More than a year after New York City created a formal procedure for principals to ask for metal detectors to be added or removed from their buildings, almost none have.

Since the guidelines were established in July 2016, just one school campus has asked for a change in how often existing scanners are used in their building, according to officials, who said the request was approved. None have asked for new scanners to be added, they said.

Critics say principals may find the procedure too cumbersome — it involves consulting a long list of school stakeholders before submitting a written request — or they may worry about being blamed if violence breaks out after they ask to get rid of scanners. Others may be content with their metal detectors, or they may not know how to request changes under the new guidelines.

“I just don’t really feel like schools and communities are clear or have been notified — or that there have been actual, clear conversations with them around the new procedure,” said Kesi Foster, an organizer with Urban Youth Collaborative, a student-led social justice organization that has pushed for the removal of metal detectors.

Across the city, 91 school buildings have metal detectors, according to the education department. (Only middle and high schools use scanners; when elementary schools are housed in buildings with metal detectors they use separate entrances.)

The total includes the Urban Assembly School for Wildlife Conservation, the Bronx high school where a student fatally stabbed a classmate in September. The city installed metal detectors at the school after the attack.

In 2015, a school-safety task force convened by Mayor Bill de Blasio said that even as school crime dropped by 48 percent over the previous decade, not a single permanent metal detector had been removed from a school. The report also noted that no formal guidelines existed for adding or removing scanners.

The following year, the education and police departments established such guidelines.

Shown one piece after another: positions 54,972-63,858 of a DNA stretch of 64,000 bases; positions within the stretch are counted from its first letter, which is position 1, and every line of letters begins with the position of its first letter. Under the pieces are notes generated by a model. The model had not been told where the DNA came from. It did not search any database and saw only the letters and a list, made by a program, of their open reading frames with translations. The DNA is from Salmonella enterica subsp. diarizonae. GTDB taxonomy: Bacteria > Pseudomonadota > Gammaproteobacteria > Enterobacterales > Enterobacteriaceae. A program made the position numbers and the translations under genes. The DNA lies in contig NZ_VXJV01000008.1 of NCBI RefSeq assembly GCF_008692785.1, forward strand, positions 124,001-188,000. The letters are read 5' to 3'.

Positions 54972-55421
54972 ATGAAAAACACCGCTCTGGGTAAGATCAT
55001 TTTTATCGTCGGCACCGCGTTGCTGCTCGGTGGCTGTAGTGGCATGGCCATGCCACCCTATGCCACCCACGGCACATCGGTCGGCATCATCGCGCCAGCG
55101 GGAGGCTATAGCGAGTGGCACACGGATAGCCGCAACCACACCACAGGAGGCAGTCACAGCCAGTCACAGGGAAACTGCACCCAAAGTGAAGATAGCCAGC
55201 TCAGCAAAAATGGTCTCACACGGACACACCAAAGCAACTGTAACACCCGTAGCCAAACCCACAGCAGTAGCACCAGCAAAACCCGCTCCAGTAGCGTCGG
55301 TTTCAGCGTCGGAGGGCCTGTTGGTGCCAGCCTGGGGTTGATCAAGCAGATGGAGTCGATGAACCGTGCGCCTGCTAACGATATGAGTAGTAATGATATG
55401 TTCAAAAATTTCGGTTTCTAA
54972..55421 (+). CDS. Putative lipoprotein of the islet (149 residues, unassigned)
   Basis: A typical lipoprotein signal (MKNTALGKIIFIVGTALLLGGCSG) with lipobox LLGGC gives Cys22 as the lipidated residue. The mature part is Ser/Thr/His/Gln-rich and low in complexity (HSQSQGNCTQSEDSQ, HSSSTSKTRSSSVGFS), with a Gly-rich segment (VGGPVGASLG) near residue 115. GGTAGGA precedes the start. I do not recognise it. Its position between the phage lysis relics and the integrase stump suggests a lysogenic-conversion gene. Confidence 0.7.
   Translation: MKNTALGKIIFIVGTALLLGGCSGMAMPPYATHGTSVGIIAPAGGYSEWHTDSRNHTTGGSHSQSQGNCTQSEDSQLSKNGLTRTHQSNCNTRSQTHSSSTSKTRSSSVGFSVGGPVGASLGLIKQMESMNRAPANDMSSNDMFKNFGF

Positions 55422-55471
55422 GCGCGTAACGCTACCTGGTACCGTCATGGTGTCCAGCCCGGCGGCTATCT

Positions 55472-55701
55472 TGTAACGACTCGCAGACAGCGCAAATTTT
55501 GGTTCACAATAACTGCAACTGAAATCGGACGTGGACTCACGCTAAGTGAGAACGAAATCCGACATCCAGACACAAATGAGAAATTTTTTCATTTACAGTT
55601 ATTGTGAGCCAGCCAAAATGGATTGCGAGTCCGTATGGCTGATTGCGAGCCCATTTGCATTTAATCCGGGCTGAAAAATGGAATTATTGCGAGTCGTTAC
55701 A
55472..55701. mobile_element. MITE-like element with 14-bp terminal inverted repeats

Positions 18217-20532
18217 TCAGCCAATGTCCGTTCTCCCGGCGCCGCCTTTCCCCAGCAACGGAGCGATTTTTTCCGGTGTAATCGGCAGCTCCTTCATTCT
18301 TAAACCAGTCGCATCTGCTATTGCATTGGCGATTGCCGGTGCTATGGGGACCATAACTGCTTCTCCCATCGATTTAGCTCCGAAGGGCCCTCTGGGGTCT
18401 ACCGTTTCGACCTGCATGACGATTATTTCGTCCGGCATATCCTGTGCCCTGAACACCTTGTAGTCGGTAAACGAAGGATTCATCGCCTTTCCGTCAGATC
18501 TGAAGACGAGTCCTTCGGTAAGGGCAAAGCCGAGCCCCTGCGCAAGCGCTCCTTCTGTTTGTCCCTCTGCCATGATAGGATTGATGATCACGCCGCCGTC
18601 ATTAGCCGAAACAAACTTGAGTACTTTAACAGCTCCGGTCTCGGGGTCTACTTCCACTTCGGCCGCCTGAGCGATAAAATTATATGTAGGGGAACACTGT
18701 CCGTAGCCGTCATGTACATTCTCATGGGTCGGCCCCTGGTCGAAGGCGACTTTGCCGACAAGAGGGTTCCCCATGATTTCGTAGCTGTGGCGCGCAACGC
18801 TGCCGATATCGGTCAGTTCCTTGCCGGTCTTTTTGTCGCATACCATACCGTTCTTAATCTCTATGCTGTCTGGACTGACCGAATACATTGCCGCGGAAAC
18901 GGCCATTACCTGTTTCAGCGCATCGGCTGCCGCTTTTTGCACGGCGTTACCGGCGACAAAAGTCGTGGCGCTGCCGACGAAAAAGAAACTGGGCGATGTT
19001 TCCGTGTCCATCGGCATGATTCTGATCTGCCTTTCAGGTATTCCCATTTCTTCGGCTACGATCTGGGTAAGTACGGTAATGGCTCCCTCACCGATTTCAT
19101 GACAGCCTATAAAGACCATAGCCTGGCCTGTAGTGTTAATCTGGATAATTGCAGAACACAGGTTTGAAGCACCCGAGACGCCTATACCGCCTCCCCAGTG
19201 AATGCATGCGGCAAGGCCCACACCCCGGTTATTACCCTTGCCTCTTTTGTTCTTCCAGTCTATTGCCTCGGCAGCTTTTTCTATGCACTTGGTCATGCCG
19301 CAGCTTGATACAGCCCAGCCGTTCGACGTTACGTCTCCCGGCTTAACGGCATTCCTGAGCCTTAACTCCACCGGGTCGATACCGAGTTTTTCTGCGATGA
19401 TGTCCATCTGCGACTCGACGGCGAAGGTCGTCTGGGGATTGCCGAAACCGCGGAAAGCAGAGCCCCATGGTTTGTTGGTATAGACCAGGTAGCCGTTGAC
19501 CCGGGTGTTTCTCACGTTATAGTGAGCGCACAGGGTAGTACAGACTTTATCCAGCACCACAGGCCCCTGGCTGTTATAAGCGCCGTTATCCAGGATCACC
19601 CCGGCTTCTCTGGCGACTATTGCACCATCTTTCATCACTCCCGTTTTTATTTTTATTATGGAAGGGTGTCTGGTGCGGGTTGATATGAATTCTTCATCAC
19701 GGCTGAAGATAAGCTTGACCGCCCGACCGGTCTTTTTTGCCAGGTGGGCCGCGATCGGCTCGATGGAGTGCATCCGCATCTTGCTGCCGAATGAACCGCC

They say that principals who are interested in installing or removing metal detectors — or changing how many days per week existing scanners are used — must first consult a range of stakeholders. Those stakeholders include: members of the school safety committee and leadership team, the school’s union representative, teachers, students, parents, safety agents, and the local superintendent.

If all the groups agree to a change, then the principal must submit a written request. The police and education departments will then review the school’s safety data, conduct a “scanning assessment,” and meet with the principal and superintendent before deciding whether to grant the request.

Some critics say the policy makes requesting changes too difficult.

Jill Bloomberg, principal of Park Slope Collegiate in Brooklyn, has called for the city to remove metal detectors from her building. But she shares a campus with three other schools — and not all the principals feel the same as her, she said.

“The default goes to the principal who wants to keep the metal detectors,” she said.

An education department spokeswoman said principals in shared buildings do not have to come to unanimous decisions about metal detectors. However, the guidelines say principals in the same building must discuss any proposed changes, and that the decision to request changes should be made “collectively.”

The spokeswoman also said that principals were informed of the new guidelines in the education department’s weekly email address to school leaders. They were also invited to attend training sessions to learn about the policy, though the spokeswoman could not say how many school leaders actually attended.

It’s possible some principals have asked for changes without submitting a formal request.

At a recent city council hearing, Councilman Rafael Salamanca of the Bronx said the former principal of Urban Assembly School for Wildlife Conservation — the site of September’s classroom stabbing — had previously asked for metal detectors to be installed in the building. Education department officials said no formal request had been made.

“The events in my district demonstrate the process needs reformed,” Salamanca said in an emailed statement, referring to the process for requesting that metal detectors be added or removed.

Even when schools do not request changes, the police and education departments say they conduct an annual data review of every school with metal detectors to determine whether they are still needed.

Since 2016, the city has changed how often two schools use metal detectors. And three buildings — including the Bronx high school — have started using metal detectors.

While some principals may be unaware of the process for removing metal detectors or worried about the risks, others may want to keep theirs in place.

Evan Schwartz, principal of Alfred E. Smith Career and Technical Education High School in the Bronx, said he has worked in schools with metal detectors for most of his career. In his current building, which multiple schools share, more than 1,000 students stream through metal detectors every morning in a process he described as quick and orderly.

When another principal in the building suggested getting rid of the scanners a few years ago, Schwartz objected.

“It makes it safer for everybody,” he said.